In a groundbreaking leap towards innovation, Dr. Jonathan Chen, a distinguished Professor in the Division of Textiles and Apparel at the University of Texas at Austin’s School of Human Ecology, and his dynamic team have secured the prestigious NSF National I-Corps grant for their revolutionary antibacterial spray technology. This transformative project, spearheaded by Ms. Sophia Jackson, first-year Masters student at the University of Pennsylvania and entrepreneurial lead (EL), signifies a significant milestone in the intersection of academia and entrepreneurship.
Ms. Jackson, armed with a background in Material Science Engineering and a Bachelor’s degree in Biology from the University of Texas at Austin, has been collaborating with Dr. Chen for three years. She is the CEO/Founder of Ecobarrier Technologies that has been started to commercialize the innovation. Together, they’ve pioneered a sustainable antibacterial spray that is emerging as a beacon of innovation in contamination prevention.
The CNF spray, focused on cellulose nanofibers (CNF), transcends traditional solutions with its antibacterial and physical barrier benefits for fabrics, filters, and more. Dr. Chen envisions a broad commercial impact, stating, “Our product is a multipurpose antibacterial spray, suitable for various industries, including healthcare, automotive, aerospace, and residential settings.”
This isn’t Dr. Chen’s first engagement with the National Science Foundation’s (NSF) I-Corps program. With over 30 years of expertise in textile science and engineering, he previously explored fabric supercapacitors for solar energy storage. Now, alongside Ms. Jackson’s inventive approach, the team is embarking on another transformative journey.
The CNF spray, inspired by nature’s ingenuity found in the dragonfly’s wing structures, is a water-soluble, adaptable solution demonstrating heightened bacterial and viral resistance on fabrics. Ms. Jackson, not only a scientist but an entrepreneur at heart, is actively steering the commercialization plan, overseeing real-world simulations, product testing, and collaborations with potential partners.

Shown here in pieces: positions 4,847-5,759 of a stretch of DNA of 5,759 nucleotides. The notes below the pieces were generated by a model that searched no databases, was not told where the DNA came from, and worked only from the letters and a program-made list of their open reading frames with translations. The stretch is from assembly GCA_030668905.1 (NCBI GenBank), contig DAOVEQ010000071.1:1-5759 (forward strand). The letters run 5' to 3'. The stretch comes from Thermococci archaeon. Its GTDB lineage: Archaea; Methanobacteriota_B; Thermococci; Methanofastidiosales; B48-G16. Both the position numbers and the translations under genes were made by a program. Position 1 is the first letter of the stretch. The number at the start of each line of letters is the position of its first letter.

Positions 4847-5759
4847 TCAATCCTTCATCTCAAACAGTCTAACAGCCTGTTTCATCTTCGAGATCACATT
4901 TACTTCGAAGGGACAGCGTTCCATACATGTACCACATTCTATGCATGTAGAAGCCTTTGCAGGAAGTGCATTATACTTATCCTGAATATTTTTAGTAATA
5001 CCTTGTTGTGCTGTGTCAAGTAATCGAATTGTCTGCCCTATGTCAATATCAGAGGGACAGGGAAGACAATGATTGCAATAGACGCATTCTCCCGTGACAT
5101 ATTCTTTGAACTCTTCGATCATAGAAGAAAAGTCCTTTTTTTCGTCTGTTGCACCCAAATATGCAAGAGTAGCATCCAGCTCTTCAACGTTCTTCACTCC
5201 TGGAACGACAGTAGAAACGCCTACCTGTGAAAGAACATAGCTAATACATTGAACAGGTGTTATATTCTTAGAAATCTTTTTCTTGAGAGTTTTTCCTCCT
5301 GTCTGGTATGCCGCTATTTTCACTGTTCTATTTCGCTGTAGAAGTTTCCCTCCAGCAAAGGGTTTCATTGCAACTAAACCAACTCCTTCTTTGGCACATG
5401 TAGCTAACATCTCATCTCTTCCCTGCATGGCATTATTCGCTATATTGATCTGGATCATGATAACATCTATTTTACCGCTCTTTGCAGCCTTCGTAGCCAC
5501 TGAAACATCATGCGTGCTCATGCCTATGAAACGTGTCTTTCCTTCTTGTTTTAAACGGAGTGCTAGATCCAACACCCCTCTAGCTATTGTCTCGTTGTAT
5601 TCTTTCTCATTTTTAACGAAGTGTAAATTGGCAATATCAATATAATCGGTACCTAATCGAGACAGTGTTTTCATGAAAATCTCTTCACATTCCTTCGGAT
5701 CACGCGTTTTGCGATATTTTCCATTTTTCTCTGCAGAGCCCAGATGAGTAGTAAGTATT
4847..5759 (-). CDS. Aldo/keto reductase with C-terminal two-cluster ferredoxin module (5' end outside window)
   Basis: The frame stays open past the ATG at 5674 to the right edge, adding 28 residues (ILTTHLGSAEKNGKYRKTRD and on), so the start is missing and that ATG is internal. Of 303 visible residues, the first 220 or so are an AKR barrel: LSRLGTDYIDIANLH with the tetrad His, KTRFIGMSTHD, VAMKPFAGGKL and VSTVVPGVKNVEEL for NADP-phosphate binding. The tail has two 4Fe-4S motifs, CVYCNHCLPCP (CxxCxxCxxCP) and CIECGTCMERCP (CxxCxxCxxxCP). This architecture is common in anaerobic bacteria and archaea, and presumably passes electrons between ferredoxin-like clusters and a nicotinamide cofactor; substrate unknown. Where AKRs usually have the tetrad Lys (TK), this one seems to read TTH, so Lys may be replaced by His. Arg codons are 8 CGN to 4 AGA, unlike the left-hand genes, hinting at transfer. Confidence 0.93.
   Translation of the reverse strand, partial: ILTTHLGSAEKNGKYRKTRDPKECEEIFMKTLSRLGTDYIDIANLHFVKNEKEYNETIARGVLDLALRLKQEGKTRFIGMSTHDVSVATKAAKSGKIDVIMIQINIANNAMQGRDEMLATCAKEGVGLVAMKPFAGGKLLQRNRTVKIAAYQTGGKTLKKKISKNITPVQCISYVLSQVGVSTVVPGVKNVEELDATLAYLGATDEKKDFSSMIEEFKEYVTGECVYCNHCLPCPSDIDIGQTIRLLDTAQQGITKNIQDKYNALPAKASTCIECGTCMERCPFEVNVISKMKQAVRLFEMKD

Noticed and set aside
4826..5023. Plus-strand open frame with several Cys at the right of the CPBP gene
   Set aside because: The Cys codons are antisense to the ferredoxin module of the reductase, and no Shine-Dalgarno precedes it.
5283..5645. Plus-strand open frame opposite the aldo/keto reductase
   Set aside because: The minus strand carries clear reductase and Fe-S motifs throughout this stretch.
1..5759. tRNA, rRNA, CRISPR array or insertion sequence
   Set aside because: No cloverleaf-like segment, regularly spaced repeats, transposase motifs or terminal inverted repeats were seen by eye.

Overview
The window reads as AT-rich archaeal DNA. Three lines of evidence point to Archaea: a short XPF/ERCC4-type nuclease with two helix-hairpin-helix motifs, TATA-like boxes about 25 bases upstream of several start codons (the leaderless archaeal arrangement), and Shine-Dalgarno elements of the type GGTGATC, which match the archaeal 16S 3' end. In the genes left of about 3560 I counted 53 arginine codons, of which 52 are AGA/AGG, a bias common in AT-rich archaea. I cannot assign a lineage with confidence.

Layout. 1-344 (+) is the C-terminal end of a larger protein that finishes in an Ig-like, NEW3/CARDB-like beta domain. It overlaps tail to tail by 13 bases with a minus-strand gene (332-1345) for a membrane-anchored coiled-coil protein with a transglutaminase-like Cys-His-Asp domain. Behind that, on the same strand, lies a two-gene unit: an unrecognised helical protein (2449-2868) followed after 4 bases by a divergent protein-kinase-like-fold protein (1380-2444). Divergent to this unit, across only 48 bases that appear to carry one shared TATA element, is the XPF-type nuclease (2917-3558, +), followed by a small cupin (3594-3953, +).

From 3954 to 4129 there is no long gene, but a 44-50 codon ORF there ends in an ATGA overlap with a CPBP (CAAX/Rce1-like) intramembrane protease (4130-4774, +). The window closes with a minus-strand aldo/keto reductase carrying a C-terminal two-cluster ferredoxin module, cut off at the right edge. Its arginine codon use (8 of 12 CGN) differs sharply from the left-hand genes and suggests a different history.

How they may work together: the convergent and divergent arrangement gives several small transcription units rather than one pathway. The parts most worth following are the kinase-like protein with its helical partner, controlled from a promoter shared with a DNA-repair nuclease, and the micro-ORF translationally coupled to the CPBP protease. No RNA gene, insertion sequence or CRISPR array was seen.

Beyond immediate applications on face coverings, the spray’s potential extends to air filtration systems, promising a revolutionary shift in air purification methods with sustainability at its core. Ms. Jackson, advancing in her graduate studies, envisions pitching for investment opportunities by 2024, laying the foundation for a transformative startup. Dr. Chen, with decades of expertise, continues to champion the fusion of academia and entrepreneurship.
In the words of Ms. Sophia Jackson, “Participating in the NSF I-Corps program has been an incredibly exciting journey. It has provided us with valuable insights and mentorship that have significantly accelerated our path towards bringing this innovative technology to market. I am honored to be part of a team that is pushing the boundaries of antibacterial technology, and I am eagerly looking forward to the impact our work will have on diverse industries.” She is grateful for her additional team members Alex Brombau
er who is the team’s Co-Entreprenurial Lead and Amy Leksana the team’s mentor who is a lab to market expert and professor at Austin Community College.
The NSF National I-Corps grant not only validates the team’s dedication to innovation but also positions them as leaders in the realm of antibacterial technology. The Southwest I-Corps Hub commends Dr. Jonathan Chen, Sophia Jackson, and the entire team for this remarkable achievement, anticipating the far-reaching impact their research will have on diverse industries.